【宁】【逺】【啲】【憾】【倁】【壹】【淔】【嘟】【茬】【咑】【汧】，【珂】【湜】【周】【圍】【甚】【麽】【嘟】【沒】【冇】，【珂】【湜】【讓】【它】【冇】【篰】【汾】【奇】【怪】【孒】。 “【冇】【甚】【麽】【髮】【現】【吗】”【篁】【红】【問】【孒】【問】【宁】【逺】，【它】【甚】【麽】【嘟】【沒】【冇】【髮】【現】。 【宁】【逺】【摇】【孒】【摇】【頭】“【卧】【吔】【甚】【麽】【嘟】【沒】【冇】【髮】【現】，【這】【哩】【対】【启】【來】【丕】【壹】【様】，【珂】【湜】【壹】【點】【预】【兆】【嘟】【沒】【冇】。” “【卧】【扪】【進】【呿】【夿】。”【沒】【冇】【甚】【麽】【髮】【現】，【它】【扪】【呮】【螚】【進】【呿】【李】【間】【哩】【喕】【查】【対】【孒】。 【淔】【倒】【夨】【傢】【赱】
“【现】【在】【的】【情】【况】【就】【是】【这】【样】【了】。”【众】【人】【望】【着】【叶】【子】【毫】【无】【意】【识】【的】【身】【体】，【感】【到】【了】【一】【阵】【阵】【的】【担】【忧】。 “【他】【身】【体】【的】【各】【项】【指】【标】【都】【很】【正】【常】，【但】【就】【是】【醒】【不】【过】【来】。”【炫】【炫】【十】【分】【着】【急】【的】【看】【着】【屏】【幕】【上】【的】【数】【据】【说】【道】。 “【看】【来】，【人】【类】【的】【科】【技】【是】【无】【法】【解】【释】【这】【边】【的】【情】【况】【了】。”【达】【芬】【妮】【转】【身】【看】【向】【了】【巨】【树】【周】【围】【的】【传】【送】【门】。 “【对】【啊】，【也】【许】【那】【些】【亚】【特】【兰】【蒂】【斯】【人】2005香港历史开奖记录完整版【眼】【见】【德】【王】【欲】【起】【身】【离】【去】，【墨】【北】【川】【眼】【中】【犹】【豫】【一】【闪】，【终】【还】【是】【起】【身】【道】：“【王】【爷】【且】【慢】！” 【已】【经】【转】【过】【身】【朝】【着】【门】【口】【走】【去】【的】【德】【王】，【听】【到】【墨】【北】【川】【的】【声】【音】，【心】【中】【顿】【时】“【咯】【噔】”【一】【下】，【暗】【道】【不】【好】。 【德】【王】【面】【上】【依】【然】【故】【作】【平】【静】【的】【转】【身】，【看】【向】【同】【样】【已】【经】【站】【起】【身】【来】【的】【墨】【北】【川】，【声】【音】【尽】【量】【不】【含】【波】【动】【道】：“【你】【要】【留】【下】【本】【王】？” “【王】【叔】，【我】【本】【不】【欲】【如】
【磕】【磕】【绊】【绊】【终】【于】【结】【束】【了】‘【小】【日】【子】’，【心】【中】【忽】【然】【感】【觉】【空】【荡】【荡】。 【尽】【管】【成】【绩】【很】【差】，【我】【却】【从】【中】【学】【到】【了】【许】【多】【东】【西】，【也】【算】【是】【为】【下】【一】【本】【积】【累】【经】【验】【了】。 【别】【的】【也】【不】【再】【多】【说】【了】，【感】【谢】【兄】【弟】【姐】【妹】【们】【一】【路】【陪】【伴】。 【咱】【们】【下】【一】【本】《【妖】【厨】【神】》【再】【见】。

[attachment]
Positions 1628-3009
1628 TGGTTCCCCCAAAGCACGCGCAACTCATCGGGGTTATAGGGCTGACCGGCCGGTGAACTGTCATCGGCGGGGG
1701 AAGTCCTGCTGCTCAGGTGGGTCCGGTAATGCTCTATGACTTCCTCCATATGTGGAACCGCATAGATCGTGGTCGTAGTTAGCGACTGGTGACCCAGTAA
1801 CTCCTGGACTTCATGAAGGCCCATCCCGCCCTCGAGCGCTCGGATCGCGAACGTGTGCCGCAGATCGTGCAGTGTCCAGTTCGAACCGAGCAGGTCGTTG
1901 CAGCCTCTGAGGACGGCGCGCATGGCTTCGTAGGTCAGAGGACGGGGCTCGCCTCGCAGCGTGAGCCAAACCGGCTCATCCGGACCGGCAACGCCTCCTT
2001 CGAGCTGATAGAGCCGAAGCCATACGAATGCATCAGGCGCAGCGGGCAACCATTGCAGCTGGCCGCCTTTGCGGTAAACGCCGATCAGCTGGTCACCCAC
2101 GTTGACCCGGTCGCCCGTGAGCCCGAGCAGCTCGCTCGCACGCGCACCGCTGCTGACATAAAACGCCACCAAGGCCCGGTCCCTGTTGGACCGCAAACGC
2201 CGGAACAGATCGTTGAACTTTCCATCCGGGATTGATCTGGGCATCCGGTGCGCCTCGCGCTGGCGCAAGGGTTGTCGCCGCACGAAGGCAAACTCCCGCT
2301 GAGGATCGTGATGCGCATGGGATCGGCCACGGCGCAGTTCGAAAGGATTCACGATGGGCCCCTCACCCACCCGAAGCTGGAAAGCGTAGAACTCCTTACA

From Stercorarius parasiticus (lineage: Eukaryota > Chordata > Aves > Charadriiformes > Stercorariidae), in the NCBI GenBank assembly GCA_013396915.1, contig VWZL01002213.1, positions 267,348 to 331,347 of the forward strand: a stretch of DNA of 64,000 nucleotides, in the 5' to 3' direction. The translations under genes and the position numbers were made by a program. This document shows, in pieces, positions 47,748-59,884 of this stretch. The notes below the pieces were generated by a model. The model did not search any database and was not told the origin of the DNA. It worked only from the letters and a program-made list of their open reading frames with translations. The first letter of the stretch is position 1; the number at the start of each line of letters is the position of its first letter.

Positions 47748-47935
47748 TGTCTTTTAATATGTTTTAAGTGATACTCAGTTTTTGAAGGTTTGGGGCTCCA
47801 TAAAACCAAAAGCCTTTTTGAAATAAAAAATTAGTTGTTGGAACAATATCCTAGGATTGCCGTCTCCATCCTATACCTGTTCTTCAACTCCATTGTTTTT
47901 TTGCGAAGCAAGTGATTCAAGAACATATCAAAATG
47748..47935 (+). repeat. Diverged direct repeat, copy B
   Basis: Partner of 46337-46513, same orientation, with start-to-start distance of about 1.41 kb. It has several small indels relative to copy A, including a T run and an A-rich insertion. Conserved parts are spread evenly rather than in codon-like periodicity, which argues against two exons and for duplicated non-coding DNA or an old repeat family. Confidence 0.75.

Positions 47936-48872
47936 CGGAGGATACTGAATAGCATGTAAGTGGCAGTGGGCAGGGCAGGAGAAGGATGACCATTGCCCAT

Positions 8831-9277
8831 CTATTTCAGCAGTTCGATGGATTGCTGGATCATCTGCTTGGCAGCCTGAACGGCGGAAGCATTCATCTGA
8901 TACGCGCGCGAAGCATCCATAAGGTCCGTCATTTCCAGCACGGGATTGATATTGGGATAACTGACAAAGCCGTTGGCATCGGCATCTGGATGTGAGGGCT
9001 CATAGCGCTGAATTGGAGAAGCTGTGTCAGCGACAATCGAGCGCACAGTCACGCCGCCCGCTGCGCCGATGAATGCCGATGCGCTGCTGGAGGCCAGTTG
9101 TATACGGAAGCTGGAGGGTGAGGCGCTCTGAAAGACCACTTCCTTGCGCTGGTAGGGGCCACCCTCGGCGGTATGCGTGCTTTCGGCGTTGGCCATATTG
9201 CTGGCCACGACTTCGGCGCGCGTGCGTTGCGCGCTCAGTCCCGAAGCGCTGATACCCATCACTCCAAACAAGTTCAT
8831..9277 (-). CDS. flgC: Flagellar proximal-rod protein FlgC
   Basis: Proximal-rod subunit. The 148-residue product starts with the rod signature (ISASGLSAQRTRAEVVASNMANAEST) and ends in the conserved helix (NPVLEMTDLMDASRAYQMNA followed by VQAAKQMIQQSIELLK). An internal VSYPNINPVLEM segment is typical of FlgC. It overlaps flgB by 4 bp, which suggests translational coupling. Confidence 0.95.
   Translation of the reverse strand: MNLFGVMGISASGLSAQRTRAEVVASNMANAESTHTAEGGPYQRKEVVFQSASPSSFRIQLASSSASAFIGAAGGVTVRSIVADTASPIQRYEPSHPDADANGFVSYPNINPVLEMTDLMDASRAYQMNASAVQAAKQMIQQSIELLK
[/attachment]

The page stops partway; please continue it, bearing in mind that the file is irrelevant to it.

【到】【了】【中】【午】【时】，【皇】【帝】【如】【约】【而】【至】，【他】【还】【带】【来】【了】【刚】【被】【禁】【足】【的】【魏】【氏】，【这】【是】【摆】【明】【了】【是】【要】【沐】【雪】【儿】【难】【堪】。 “【给】【皇】【上】【请】【安】！”【沐】【雪】【儿】【一】【行】【人】【向】【进】【来】【的】【皇】【帝】【请】【安】。 “【臣】【妾】【给】【皇】【后】【娘】【娘】【请】【安】！”【魏】【氏】【行】【了】【个】【礼】，【沐】【雪】【儿】【并】【没】【有】【理】【她】，【而】【是】【坐】【在】【了】【桌】【前】。【这】【让】【赵】【灵】【儿】【姐】【妹】【两】【个】【看】【着】【这】【场】【景】【很】【是】【尴】【尬】，【不】【知】【道】【该】【如】【何】【了】。 “【这】【是】【朕】【的】【魏】
【白】【樱】【落】【将】【凤】【夕】【云】【的】【手】【紧】【紧】【抓】【在】【了】【凤】【夕】【云】【的】【背】【后】，【从】【远】【处】【看】【过】【来】【就】【像】【白】【樱】【落】【搂】【着】【凤】【夕】【云】【的】【腰】【一】【样】。 【凤】【夕】【云】【挣】【脱】【了】【半】【天】【没】【挣】【脱】【出】【去】，【才】【震】【惊】【地】【看】【着】【白】【樱】【落】， “【你】。。”【力】【气】【怎】【么】【这】【么】【大】！ 【白】【樱】【落】【用】【空】【着】【的】【一】【只】【手】【直】【接】【捏】【着】【凤】【夕】【云】【的】【下】【颚】， “【你】【的】【手】【段】【我】【已】【经】【领】【教】【过】【了】，【不】【怎】【么】【样】。【我】【的】【手】【段】【你】【不】【是】【应】【该】【也】